Events[edit]

Festivals[edit]

Shashti
Thirayattam (kuttychathan) an ethnic ritual performing art form in Kerala State, India

The major festival in Kerala is Onam. Kerala has a number of religious festivals. Thrissur Pooram, Attukal Pongala, Beema Palli Uroos, and Chettikulangara Bharani are the major temple festivals in Kerala. The Thrissur Pooram is conducted at the Vadakumnathan temple, Thrissur. The Chettikulangara Bharani is another major attraction. The festival is conducted at the Chettikulangara temple near Mavelikkara. The Sivarathri is also an important festival in Kerala. This festival is mainly celebrated in Aluva Temple and Padanilam Parabrahma Temple. Padanilam Temple is situated in Alappuzha district of Kerala, about 16 kilometres (9.9 mi) from Mavelikkara town. Parumala Perunnal, Manarkadu Perunnal are the major festivals of Christians. Muslims also have many important festivals. Annual festival Thirayattam is conducted Sacred groves and village shrine of the south Malabar region (Kozhikode and Malappuram districts) in Kerala. "Thirayattam" is a vibrant Ethnic performing art. it is an admixture of dance, drama, songs, instrumental music, facial and body makeup, satire, martial art and ritualistic function, composed in a harmonizing manner.[22]

Kochi-Muziris Biennale[edit]

Kerala is also known for the many events conducted by the Ministry of Tourism for tourist attractions. Kochi-Muziris Biennale, the first Biennale in India was conducted in Kochi from 12 December 2012 till 13 March 2013. The government contributed about 12-150  million on the event.[23] An International Coir Fest is conducted annually that is aimed at developing the coir industry of Kerala and tourism.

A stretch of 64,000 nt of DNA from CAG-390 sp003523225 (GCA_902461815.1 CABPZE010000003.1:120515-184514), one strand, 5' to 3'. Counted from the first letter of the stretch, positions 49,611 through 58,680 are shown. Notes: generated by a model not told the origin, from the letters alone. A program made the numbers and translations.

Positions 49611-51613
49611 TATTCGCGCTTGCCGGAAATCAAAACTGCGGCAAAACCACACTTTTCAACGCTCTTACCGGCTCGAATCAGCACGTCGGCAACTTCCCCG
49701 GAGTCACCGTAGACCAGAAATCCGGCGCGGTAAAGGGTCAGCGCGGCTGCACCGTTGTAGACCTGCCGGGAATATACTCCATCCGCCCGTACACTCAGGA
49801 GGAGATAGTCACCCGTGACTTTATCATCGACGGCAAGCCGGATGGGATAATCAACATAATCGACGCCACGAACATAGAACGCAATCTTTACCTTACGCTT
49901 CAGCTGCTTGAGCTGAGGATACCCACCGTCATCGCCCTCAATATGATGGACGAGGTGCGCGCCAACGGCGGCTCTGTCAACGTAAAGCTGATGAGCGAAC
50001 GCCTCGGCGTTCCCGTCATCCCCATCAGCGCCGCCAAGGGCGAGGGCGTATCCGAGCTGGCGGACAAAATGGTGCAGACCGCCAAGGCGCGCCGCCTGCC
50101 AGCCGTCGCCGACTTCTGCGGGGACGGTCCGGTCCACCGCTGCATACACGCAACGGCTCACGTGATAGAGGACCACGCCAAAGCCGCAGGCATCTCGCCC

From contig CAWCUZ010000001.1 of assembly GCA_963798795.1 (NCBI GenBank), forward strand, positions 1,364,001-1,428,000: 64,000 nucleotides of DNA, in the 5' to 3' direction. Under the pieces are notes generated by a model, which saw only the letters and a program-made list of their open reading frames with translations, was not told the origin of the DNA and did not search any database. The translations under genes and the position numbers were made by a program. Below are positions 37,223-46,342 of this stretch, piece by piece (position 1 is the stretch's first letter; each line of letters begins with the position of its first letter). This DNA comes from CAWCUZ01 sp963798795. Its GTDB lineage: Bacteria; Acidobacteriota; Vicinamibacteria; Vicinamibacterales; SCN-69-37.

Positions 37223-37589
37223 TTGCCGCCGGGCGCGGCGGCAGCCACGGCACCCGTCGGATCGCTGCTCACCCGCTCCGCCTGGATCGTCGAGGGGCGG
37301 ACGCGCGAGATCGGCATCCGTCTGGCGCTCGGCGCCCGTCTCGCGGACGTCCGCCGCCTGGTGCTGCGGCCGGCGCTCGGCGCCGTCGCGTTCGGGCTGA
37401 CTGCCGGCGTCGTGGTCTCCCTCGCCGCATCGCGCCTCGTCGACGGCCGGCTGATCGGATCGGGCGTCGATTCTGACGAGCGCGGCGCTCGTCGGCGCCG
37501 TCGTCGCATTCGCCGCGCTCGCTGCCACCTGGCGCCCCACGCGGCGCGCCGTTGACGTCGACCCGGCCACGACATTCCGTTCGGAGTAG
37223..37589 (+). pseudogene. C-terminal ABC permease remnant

Ayurveda[edit]

Medical tourism, promoted by traditional systems of medicine like Ayurveda and Siddha, is widely popular in the state, and draws increasing numbers of tourists. A combination of many factors has led to the increase in popularity of medical tourism: high costs of healthcare in industrialised nations, ease and affordability of international travel, improving technology and standards of care.

However, the rampant recent growth in this sector has made the government apprehensive. The government is now considering the introduction of a grading system that would grade hospitals and clinics, thus helping tourists in selecting one for their treatments.[24]

Culture[edit]

Face of a Kathakali artist (Kathi Vesham)
Vishnu Moorthy Theyyam in Naduvilathu Kottam near Payyannur, Kannur.
The Padayani - Annual Ritual Performance of Kadammanitta & Thazhoor Bhagavathy Temple at Vazhamuttom near Pathanamthitta

Kerala's culture is mainly Hindu in origin, deriving from a greater Tamil-heritage region known as Tamilakam. Later, Kerala's culture was elaborated on through centuries of contact with overseas cultures.[25] Native performing arts include koodiyattom, kathakali—from katha ("story") and kali ("play")—and its offshoot Kerala Natanam, koothu (akin to stand-up comedy), mohiniaattam ("dance of the enchantress"), thullal, padayani, thirayattam, and theyyam. Other arts are more religion- and tribal-themed. These include chavittu nadakom, oppana (originally from Malabar), which combines dance, rhythmic hand clapping, and ishal vocalisations. However, many of these art forms largely play to tourists or at youth festivals, and are not as popular among most ordinary Keralites, who look to more contemporary art and performance styles, including those employing mimicry and parody. Additionally, a substantial Malayalam film industry effectively competes against both Bollywood and Hollywood.